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2.4 Bubbles Everywhere

What’s more fun than a single bubble? Lots of bubbles! In this lesson you’ll learn how to use a loop in order to produce a variety of different bubbles.

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2.4 Bubbles Everywhere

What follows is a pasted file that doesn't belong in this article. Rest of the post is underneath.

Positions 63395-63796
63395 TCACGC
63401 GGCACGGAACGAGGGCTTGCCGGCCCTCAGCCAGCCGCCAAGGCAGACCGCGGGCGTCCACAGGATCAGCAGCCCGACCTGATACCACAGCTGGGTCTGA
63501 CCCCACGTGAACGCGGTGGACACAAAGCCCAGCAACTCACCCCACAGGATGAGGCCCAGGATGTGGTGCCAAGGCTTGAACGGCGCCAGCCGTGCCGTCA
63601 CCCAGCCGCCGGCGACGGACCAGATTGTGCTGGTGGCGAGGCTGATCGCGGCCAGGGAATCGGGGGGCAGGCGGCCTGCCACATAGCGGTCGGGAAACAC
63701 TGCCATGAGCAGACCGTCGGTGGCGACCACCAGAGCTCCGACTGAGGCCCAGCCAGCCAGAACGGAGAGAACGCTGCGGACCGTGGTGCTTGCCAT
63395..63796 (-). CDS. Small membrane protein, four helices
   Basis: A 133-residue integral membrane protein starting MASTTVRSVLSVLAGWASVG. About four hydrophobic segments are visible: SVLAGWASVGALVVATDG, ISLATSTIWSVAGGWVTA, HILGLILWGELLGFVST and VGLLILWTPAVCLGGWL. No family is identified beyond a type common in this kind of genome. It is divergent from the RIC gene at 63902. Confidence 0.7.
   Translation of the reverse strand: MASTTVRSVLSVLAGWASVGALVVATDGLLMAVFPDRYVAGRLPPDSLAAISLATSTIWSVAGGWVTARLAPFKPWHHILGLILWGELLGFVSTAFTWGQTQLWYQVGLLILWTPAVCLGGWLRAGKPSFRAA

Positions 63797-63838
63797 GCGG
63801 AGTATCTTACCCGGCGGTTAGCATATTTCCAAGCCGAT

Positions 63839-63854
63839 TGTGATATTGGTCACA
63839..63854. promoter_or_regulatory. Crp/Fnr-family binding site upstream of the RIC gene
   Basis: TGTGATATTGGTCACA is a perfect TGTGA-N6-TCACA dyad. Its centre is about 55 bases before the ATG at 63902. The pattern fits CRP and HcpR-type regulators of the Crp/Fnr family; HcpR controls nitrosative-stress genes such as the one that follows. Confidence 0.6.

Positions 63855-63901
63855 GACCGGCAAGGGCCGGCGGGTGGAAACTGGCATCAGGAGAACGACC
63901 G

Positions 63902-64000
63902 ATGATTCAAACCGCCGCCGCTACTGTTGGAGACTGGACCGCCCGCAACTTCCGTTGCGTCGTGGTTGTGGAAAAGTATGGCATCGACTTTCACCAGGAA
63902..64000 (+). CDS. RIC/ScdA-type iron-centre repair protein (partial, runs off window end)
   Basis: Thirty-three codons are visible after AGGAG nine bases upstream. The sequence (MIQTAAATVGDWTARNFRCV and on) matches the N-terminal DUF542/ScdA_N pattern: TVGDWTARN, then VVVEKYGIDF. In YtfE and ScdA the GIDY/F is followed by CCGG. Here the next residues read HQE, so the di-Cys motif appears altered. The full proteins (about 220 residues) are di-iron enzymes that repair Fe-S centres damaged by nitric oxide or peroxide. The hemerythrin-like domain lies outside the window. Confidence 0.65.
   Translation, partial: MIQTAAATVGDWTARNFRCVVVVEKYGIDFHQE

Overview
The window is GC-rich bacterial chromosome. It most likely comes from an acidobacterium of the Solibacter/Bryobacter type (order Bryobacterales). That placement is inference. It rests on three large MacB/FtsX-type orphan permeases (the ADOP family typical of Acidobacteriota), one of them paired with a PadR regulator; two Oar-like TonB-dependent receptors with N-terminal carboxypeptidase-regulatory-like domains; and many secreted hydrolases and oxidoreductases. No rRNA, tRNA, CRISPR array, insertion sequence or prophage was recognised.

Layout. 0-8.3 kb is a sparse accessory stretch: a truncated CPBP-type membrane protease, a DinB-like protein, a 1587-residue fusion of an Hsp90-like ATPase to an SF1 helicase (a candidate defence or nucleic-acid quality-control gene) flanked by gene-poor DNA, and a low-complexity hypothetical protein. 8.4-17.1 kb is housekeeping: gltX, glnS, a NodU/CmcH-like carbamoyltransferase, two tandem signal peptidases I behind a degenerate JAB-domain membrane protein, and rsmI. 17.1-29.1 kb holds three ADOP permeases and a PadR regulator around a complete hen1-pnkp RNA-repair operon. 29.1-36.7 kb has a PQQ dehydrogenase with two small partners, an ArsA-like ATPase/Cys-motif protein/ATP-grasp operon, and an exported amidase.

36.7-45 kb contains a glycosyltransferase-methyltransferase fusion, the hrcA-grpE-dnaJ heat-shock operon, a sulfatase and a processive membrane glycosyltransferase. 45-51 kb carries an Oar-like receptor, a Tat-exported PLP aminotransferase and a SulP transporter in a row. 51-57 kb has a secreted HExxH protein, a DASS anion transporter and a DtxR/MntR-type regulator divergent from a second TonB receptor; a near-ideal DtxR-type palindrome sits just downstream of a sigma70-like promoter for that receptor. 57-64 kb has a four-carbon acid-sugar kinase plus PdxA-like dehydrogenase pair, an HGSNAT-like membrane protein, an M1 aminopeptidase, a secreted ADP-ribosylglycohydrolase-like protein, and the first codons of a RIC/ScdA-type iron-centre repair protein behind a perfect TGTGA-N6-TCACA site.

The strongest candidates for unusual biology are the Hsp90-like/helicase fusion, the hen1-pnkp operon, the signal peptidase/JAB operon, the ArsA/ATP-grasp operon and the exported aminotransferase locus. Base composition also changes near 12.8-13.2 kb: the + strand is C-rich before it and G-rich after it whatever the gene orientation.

So what's better than a bubble? Yep, a lot of bubbles. That's what we're going to be doing in this lesson. First things first. We'll need a way to keep track of all our bubbles so we can control them all. The best way of doing this is to use an array which we'll call bubbles and stick out the top here. We also want a way of knowing how many bubbles to draw. So let's carry it available called total bubbles and stick in node m80. We're putting these values at the top of our file so all of our functions have access to them. We want to create all of our bubbles up front, so what better place to do that than in your set up function? We can use a forlip to create one bubble at a time and add it to our bubbles array. So let's say for var i equals 0. I is less than the total amount of bubbles. And we'll actuate i each time. Then we're gonna cut our bubble from out of the top here and paste it inside the for forlip. And instead using the bubble variable, we'll push it onto the bubble array we've created. Now we have an array of 80 identical bubbles. In order to draw all these bubbles, we'll use a for each statement. A for each allows us to edit right over our bubble array and execute a function for each bubble in the array. Inside the draw function, we write bubbles.foreach. Then the function takes que for each bubble. Function and we'll pass in bubble as argument. This is the individual bubble in our array. All you need to do now is move our draw bubble call into the for each function and pass the individual bubble as an argument. Then we'll need to make sure to accept this bubble in the draw bubble function by specifying it as a parameter. The rest of the code doesn't need to change. As you can see, we're already using bubble as the name object we're drawing. Okay, let's see if it's still working. Great. Now not much has changed, well, visually at least. Because we created 80 bubbles, all identical, then they're all getting drawn in the exact same place, and move at the exact same time as each other. Let's fix that. We want to draw our bubbles at various points along the x axis so they're all spread out. In our set up and draw functions, P5 provides us with a random function. This function takes two numbers and returns a random number between these two numbers. Lets use that to generate random x positions for our bubbles. That is how far along the x axis they are. And our bubble object, replace the default exposition with random and the first value is zero, and width. Width is available given to us by P5 automatically, which is the width of our canvas. So what we're seeing here is make the x position of the bubble, a random point between zero and the width of our page. Let's take a look. That's a lot of bubbles. It's a bit strange though, seeing them all moving at the same speed, and being at the same size. Let's see what else we can apply in the random function too. How about the size of the bubble? Let's make the diameter to be somewhere between 50 and 120. Also what about speed? Let's say between 1 and 10. Okay, to the Rosar. That's quite cool. The only sad thing is that we eventually run out of bubbles. Even if we created hundreds of bubbles they would all eventually go to the top of the canvas and disappear. But they wouldn't actually disappear. When they get to the top, they'll go past the top of the y-axis, which is zero at the top of the screen, they would keep going. As the bubbles go higher and higher, the y-axis keeps decreasing, going past zero, and into the minus numbers. A little trick we can do to create the illusion of there being an infinite amount of bubbles to check if a bubble has risen past the top of the page and therefore off screen. If so it changes position back to being the bottom of the screen. To do this we just add a simple check at the start of our draw function. We say, if the bubbles offset, that is the number of pixels it's travelled upwards from, its original starting position, is greater than height of the canvas, then reset its offset to bring it back to where it started. So that's something like. if (bubble.offset > height) where again height is the height of the canvas provided to us by b5. Then bubble.offset = 0. Now this isn't quite correct. Remember we started our bubble 200 pixels off the screen? That means that the offset has hit 200, the detainment is visible. So we need to check if the offset is greater than height of the canvas, plus this 200. That isn't quite right either. This means that soon as the bubble hits the top of the canvas, it will disappear. We want to wait until the full bubble is no longer visible before we position it. So we'll need to add another 200 to the offset to make sure it's definitely gone, that's 400 in total. Okay, great so now, any bubble that goes off the top of the screen will automatically get repositioned to the bottom of the screen. Let's have a look. Lovely. A constant stream of happy bubbles. I'll leave you to stare at your beautiful creation for a while before we learn to destroy it in the next lesson.

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